Dr. Berg's Foot Facts

Posts for: May, 2015

By Dr. Rion Berg
May 28, 2015
Category: Heel pain
Tags: orthotics   foot balance  

You've spent hours planning for your families' summer vacation. Figuring out what will work for you, your husband and teens can sometimes be a daunting experience. Now you've found the perfect trip and everything seems ready to go.

Well almost everything.

You took a jog yesterday. And this morning when your feet hit the floor you knew you were in a heap of trouble. Your heel pain was back and your worn out orthotics weren't going to do the trick--particularly when walking and hiking long distances.

You can stop worrying. At the Foot and Ankle Center of Lake City we have the solution that will solve your heel pain instantly.

We use Foot Balance--a customized comfort support that we make in our office while you wait. And the great thing is that they will last 6-12 months and won't break your pocketbook. You can wear them in your athletics shoes, hiking boots, or casual shoes.

As a Seattle podiatrist I've found these inserts to be perfect for my patients who need instant relief but don't have time to wait for a prescriptive orthotic.

Call us today at 206-368-7000 for an appointment, often same day. You can also request an appointment online.

Seattle foot and ankle specialist, Dr. Rion Berg offers foot care for patients with bunions, heel pain, diabetes, fungal toenails, ingrown nails, and surgical solutions when needed to residents of Seattle, Bellevue, Kirkland, Shoreline, Lake Forest Park, Mountlake Terrace, Lynnwood and other surrounding suburbs.

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You love wearing heels. Sometimes they hurt and give you blisters--but your young and can deal with it.

Not so fast.

According to a new study from the University of Alabama people in their 20s and 30s are most at risk for high heel injuries that go way beyond a simple blister.

The study revealed that the number of injuries for high heel wearers in the US doubled from 2002 and 2012. The stand-out year for high heel injuries was 2011 with 19,000 accidents. Eighty percent of the injuries involved sprains and strains to the foot and ankle and 20% involved the knee, trunk, shoulder or head and neck.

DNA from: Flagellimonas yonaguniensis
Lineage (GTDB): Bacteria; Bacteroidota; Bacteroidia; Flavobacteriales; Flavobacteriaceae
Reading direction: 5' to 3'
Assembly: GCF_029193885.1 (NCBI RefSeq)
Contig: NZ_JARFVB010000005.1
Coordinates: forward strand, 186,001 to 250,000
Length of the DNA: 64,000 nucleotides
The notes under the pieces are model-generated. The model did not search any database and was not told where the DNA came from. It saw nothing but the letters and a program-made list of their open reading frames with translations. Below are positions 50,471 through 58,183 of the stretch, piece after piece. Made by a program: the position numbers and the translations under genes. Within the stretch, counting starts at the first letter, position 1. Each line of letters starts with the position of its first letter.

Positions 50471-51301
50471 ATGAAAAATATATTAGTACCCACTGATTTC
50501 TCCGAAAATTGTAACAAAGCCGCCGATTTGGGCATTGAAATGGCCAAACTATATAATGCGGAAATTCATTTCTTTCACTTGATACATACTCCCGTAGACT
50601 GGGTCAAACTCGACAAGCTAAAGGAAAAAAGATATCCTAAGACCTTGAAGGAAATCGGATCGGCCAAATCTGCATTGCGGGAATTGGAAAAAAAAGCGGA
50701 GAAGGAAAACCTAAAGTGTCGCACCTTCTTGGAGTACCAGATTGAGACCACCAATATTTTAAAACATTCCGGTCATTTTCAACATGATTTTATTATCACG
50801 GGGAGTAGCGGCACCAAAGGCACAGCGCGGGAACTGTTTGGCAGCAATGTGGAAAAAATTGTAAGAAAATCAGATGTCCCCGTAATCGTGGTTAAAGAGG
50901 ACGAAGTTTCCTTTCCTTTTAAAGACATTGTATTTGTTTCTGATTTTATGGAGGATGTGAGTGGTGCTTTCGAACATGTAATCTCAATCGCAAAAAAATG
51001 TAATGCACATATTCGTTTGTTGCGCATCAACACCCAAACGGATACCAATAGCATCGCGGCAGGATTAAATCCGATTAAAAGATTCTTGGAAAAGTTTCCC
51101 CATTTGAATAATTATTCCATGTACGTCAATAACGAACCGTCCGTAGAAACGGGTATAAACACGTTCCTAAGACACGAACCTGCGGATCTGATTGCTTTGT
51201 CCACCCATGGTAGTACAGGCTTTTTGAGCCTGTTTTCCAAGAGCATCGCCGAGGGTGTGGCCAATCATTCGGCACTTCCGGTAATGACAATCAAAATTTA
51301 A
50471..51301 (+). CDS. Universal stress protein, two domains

These are pretty sobering statistics. As a Seattle podiatrist I offer the following advice to those who still aren't convinced to give up their stilettos.

  • Don't run or participate in other risky activities in heels.

  • Avoid wearing high heels when pregnant--your center of gravity shifts making falls more likely

  • Limit high heel use--wear for special occasions or alternate heels with a lower option

High heel wear also adds risk for other foot conditions such as bunion formation and exacerbation and hammertoe development. Although you may be in your 20s or 30s and have great looking feet, bunions develop overtime. If you have a parent with bunions, you are more at risk due to inherited foot type.

If you've experienced a sprain or twisted ankle from wearing heels, call us today at 206-368-7000 for an appointment, often same day. You can also request an appointment online.

Seattle foot and ankle specialist, Dr. Rion Berg offers foot care for patients with bunions, heel pain, diabetes, fungal toenails, ingrown nails, and surgical solutions when needed to residents of Seattle, Bellevue, Kirkland, Shoreline, Lake Forest Park, Mountlake Terrace, Lynnwood and other surrounding suburbs.

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What? I just read that women who attended the Cannes Film Festival red carpet screening were turned away for not showing up in star studded high heels. This is just ridiculous. Apparently some women who showed up in fancy flats were told they weren't following the dress code, even though the code didn't mention obligatory high heels. And some of these women had foot problems.

The good thing is that the festival is catching flack for not admitting these women. I see this as a small victory for women everywhere, particularly if this forces the festival to change their policy.

High heels are notoriously bad particularly if they are part of your daily fare. You are most at risk for developing bunions and hammertoes as a result of high heels as they place constant, unnatural pressure on the front of your foot. Also, pointy shoes squeeze your toes setting you up for other problems such as ingrown toenails and toenail fungus.

As a Seattle podiatrist I know you're still going to wear high heels occasionally, no matter what I say. But in the hours you wear something else, I recommend a shoe of 1 inch or less with a wider toebox.

Flat shoes can actually be a problem for constant high heel wearers. High heels cause calf muscles to shorten. Going straight to flat shoes from heels can stretch out the muscle causing tears in the heel resulting in plantar fasciitis. I see this frequently in the spring and summer when women break out their flatter shoes.

Call us today at 206-368-7000 for an immediate appointment, often same day. You can also request an appointment online.